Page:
Children of Holocaust survivors inherit the role of witness

Children of Holocaust survivors inherit the role of witness A display on the wall of the Shem Olam Holocaust institute in Kfar Haroeh (AP Photo/Ariel Schalit)

KFAR HAROEH, Israel (AP) — When David Hershkoviz was a child, he used to wake up in the middle of the night to the sound of his mother screaming in her sleep, knowing that she was reliving the horrors of the Holocaust.

In time, he learned of the traumatic wartime experience that haunted her most — being torn away from her own mother at the Auschwitz concentration camp’s selection line, where at 21 she was forced into work and her mother dispatched to death.

“That separation never left her,” said Hershkoviz, 54, his voice quivering as he choked back tears. “She said, ‘I think my mother is angry at me because I left her. … My mother never comes to me in my dreams. I haven’t dreamed about her since we parted. How is that possible?'”

When his mother, Mindel, died two years ago, he wanted to carry on her legacy by bearing witness to the Holocaust. He found help in a first-of-its-kind course teaching the children of Holocaust survivors how to ensure their parents’ stories live on.

Hershkoviz is one of 18 graduates of the Shem Olam Institute’s inaugural four-month “second-generation” course, where children of survivors study the history of the horrors their parents endured and how best to pass it on. The program aims to usher in a new stage of Holocaust commemoration in a post-survivor era.

The German Nazis and their collaborators murdered 6 million Jews during World War II, wiping out a third of world Jewry. Only a few hundred thousand elderly survivors remain, and the day is fast approaching when there will be no one left to provide a coherent first-person account of the ghettos and death camps.

With Israel marking its annual Holocaust remembrance day this week, that has become the central challenge for Holocaust institutes around the world as they rush to collect as many records and belongings as possible before the live testimony of survivors is a thing of the past.

Shem Olam looks to take this trend one step further, by not only recording survivors’ biographies but also the emotional experiences that can be relayed through their children.

“We are here to give a different narrative of the Holocaust. We’ve heard the story of tragedy, we want to give the story of how people coped inside this living hell,” said Avraham Krieger, the institute’s director.

Krieger, himself a child of survivors, said the second generation grew up in homes that were haunted by the past and where the concept of a grandparent was nonexistent.

He believes that in 100 years, when people recall the Holocaust, they will be most interested in how people lived rather than how they died. He says it is his generation’s responsibility to counter the myth of Jews meekly marching to their deaths.

“The story of the Holocaust is how a person copes in such an environment,” he said. “An extreme reality, which has no parallel in modern history, of people who are in the most dire human situation and are still maintaining their humanity, still maintaining something from their values.”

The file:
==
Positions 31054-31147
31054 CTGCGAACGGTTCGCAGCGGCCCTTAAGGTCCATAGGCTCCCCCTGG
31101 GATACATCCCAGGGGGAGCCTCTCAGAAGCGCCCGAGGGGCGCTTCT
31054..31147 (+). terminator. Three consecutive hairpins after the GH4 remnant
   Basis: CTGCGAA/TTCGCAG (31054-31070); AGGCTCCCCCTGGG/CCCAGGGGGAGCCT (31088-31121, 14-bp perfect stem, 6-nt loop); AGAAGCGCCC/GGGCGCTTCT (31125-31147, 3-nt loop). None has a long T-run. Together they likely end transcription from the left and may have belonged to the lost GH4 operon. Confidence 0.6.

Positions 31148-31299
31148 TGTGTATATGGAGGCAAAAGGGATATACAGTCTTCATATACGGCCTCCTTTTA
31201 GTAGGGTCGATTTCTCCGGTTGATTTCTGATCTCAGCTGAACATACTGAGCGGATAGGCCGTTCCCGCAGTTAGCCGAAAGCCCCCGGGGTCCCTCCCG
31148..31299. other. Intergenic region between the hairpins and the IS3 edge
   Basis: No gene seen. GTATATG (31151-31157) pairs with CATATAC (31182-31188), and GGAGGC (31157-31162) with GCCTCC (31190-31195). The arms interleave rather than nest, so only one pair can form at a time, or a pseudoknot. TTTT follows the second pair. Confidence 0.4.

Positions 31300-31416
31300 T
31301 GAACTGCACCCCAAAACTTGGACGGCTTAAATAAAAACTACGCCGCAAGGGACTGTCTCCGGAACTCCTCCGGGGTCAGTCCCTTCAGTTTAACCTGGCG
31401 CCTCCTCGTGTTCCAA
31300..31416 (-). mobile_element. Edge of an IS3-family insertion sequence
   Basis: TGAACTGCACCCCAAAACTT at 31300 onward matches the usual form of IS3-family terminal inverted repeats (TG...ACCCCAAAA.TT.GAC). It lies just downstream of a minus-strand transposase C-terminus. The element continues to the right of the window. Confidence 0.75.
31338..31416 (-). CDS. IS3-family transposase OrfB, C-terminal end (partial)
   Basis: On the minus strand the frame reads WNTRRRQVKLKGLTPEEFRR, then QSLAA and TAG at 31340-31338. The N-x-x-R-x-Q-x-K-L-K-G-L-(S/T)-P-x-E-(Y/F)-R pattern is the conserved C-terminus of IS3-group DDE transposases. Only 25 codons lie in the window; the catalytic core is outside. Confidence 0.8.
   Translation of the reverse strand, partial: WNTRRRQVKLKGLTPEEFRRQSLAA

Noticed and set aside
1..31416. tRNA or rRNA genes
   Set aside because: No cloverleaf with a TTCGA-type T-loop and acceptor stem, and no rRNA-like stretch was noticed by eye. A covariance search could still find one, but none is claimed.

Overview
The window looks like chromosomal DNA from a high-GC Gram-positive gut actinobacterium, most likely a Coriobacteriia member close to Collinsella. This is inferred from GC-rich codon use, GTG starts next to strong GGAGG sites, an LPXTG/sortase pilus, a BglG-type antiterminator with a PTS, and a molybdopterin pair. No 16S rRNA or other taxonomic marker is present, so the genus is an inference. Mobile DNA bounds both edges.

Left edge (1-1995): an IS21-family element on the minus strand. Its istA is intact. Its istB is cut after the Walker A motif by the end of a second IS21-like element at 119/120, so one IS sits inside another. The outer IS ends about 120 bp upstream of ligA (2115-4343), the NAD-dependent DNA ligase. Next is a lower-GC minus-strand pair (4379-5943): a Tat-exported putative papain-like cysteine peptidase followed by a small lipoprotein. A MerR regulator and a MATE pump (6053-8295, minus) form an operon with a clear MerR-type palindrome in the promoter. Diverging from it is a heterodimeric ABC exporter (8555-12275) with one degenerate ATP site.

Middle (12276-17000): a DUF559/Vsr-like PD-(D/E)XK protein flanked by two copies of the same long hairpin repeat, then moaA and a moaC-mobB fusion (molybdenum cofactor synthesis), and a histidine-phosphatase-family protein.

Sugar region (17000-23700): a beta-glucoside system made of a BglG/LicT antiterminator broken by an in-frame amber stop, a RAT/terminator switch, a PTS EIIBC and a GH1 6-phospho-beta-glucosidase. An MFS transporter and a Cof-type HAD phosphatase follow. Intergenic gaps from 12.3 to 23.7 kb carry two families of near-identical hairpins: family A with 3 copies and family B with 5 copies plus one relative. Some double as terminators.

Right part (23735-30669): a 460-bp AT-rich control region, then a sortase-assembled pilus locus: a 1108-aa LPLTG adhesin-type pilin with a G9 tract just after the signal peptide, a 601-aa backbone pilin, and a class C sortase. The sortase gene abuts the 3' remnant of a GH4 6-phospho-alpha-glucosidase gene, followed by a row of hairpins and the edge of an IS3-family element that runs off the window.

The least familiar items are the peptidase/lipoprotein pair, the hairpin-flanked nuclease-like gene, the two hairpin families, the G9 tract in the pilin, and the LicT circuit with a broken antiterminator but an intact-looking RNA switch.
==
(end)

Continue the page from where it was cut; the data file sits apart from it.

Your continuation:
Deborah Dwork, director of the Strassler Family Center for Holocaust and Genocide Studies at Clark University in Worcester, Massachusetts, welcomed the initiative, saying it would be very meaningful for future generations to have live contact with people who had personal relationships with survivors. She said there are still some Americans old enough to remember the powerful experience of meeting someone who was the child of a slave.

“That physical presence of a second generation person will lend authenticity to the history and will give it another dimension,” she said, before adding a warning. “I am a historian so what I want to say to them though is, ‘You inherited the legacy of trauma but it is not your history. … The history your parents lived is their history, not yours.'”

Established in 1996, Shem Olam says it looks to provide an alternative to the more established Holocaust museums by providing the “story behind the story” and getting beyond the victimization to focus on issues of faith and resilience. Krieger said “Shem Olam” derives its name from the same passage in the book of Isaiah that mentions “Yad Vashem” — the name of Israel’s official Holocaust memorial. Yad Vashem is Hebrew for “a memorial and a name,” while Shem Olam roughly translates into “everlasting name.”

Located in a modest three-story building inside a Jewish seminary in this small central Israeli village, it features Holocaust-inspired artwork and artifacts collected from the destruction, such as a charred Torah scroll.

Shem Olam, which receives minimal state funding and mostly exists off contributions, focuses on documenting religious life in the Holocaust. It holds public lectures and arranges delegations to former Jewish communities in Europe. But its flagship project of late has been the second-generation outreach program.

“Today we, as second generation, know which camp my mother and father were in, and how much bread they got is an important story. But it is more important to find out what kind of person they were,” said Krieger, 53. “We never really asked the tough questions of how our parents coped emotionally.”

Besides finding a kinship with others who shared a similar background, Hershkoviz said the course helped him understand his mother better. She died at the age of 90 with 13 great-grandchildren, and though her biography is well chronicled, Hershkoviz is determined to keep her “emotional experience” alive as well.

“The most significant thing I have to pass on from my mom is survival and how she built a new family,” he said. “I feel a responsibility to tell her story. There is no one else to do it.”